Magizoology is the study of magical creatures. Wizards and witches in this field are referred to as Magizoologists. The most famous magizoologist was Newt Scamander, author of Fantastic Beasts and Where to Find Them. Luna Lovegood was also a Magizoologist in her later career, as was Luna's husband, Rolf Scamander, Newt Scamander's grandson. Rubeus Hagrid could be considered a Magizoologist, since he was the Care of Magical Creatures professor at Hogwarts, as would his predecessor, Silvanus Kettleburn.
The Department for the Regulation and Control of Magical Creatures gives classifications to all known beasts, beings, and spirits. These offer an at-a-glance guide to the perceived dangerousness of a creature.
Ministry of Magic (M.O.M.) ClassificationEdit
- XXXXX - Known wizard killer / impossible to train or domesticate
- XXXX - Dangerous / requires specialist knowledge / skilled wizard may handle
- XXX - Competent wizard should cope
- XX - Harmless / may be domesticated
- X - Boring
Beasts under study of Magizoology and their Ministry classificationEdit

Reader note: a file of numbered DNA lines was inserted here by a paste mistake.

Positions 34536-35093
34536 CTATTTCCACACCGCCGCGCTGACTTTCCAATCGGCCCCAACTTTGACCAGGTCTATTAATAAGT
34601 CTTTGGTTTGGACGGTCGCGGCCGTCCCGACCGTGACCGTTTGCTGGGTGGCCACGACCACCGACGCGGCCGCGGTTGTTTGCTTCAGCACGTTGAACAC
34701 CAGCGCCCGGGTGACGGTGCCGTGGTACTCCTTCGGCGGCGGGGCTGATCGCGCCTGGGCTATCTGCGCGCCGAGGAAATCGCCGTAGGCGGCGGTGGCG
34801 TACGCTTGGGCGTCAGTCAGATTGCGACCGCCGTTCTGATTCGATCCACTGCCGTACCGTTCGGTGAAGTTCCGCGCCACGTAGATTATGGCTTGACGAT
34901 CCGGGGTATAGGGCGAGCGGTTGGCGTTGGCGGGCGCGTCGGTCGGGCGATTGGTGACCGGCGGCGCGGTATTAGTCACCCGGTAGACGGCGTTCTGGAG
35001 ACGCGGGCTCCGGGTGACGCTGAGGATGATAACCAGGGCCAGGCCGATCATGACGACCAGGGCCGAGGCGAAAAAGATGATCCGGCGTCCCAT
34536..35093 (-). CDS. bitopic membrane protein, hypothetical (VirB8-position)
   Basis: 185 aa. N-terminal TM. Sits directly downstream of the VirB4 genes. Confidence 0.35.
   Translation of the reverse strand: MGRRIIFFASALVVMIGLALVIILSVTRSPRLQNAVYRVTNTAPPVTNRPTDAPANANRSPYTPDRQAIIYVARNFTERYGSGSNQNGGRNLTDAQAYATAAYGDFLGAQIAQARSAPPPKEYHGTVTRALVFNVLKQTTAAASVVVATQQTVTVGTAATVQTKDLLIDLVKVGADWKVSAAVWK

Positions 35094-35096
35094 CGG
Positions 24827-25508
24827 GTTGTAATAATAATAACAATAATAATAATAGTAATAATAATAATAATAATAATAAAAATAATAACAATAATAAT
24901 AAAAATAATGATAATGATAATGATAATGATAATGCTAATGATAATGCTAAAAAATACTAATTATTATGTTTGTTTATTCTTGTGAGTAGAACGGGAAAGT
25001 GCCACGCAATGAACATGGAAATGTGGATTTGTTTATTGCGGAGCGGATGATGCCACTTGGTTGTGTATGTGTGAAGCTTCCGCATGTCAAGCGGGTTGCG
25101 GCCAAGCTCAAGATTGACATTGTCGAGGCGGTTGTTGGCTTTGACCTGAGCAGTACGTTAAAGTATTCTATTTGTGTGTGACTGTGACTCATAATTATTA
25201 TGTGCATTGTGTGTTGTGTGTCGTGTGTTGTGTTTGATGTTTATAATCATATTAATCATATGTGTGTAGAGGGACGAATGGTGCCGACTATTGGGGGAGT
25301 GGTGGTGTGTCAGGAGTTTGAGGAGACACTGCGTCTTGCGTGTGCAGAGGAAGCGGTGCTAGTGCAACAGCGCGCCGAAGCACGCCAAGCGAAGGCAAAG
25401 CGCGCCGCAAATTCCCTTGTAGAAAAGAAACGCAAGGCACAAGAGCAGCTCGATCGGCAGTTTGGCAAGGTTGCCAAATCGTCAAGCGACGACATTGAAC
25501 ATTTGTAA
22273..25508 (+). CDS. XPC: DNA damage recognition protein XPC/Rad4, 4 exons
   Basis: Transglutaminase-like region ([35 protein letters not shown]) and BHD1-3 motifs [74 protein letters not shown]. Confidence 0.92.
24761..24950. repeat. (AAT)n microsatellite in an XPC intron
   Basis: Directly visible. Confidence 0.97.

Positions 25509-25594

- Centaur (should be treated with great respect) 
- Merpeople (should be treated with great respect) 
- Phoenix (only a few wizards and witches who already domesticated them)
- Snidget (any wizard who captures this creature will be punished, due to their near-extinction from past hunting)
- Unicorn (should be treated with great respect) 
Books about MagizoologyEdit
Zoology is the branch of biology that focuses on the structure, function, behaviour, and evolution of animals. So, Magizoology is a combination of the word "magic" and "zoology".
Behind the scenesEdit
A real world example of Magizoology is Cryptozoology, the study of hidden animals that were believed to be extinct, yet some people catched a glimpse of their existence in real-life.
- Harry Potter and the Philosopher's Stone (video game) (Mentioned on a Famous Wizard Card)
- Harry Potter and the Chamber of Secrets (video game) (Mentioned on a Famous Wizard Card)
- Fantastic Beasts and Where to Find Them (Mentioned only)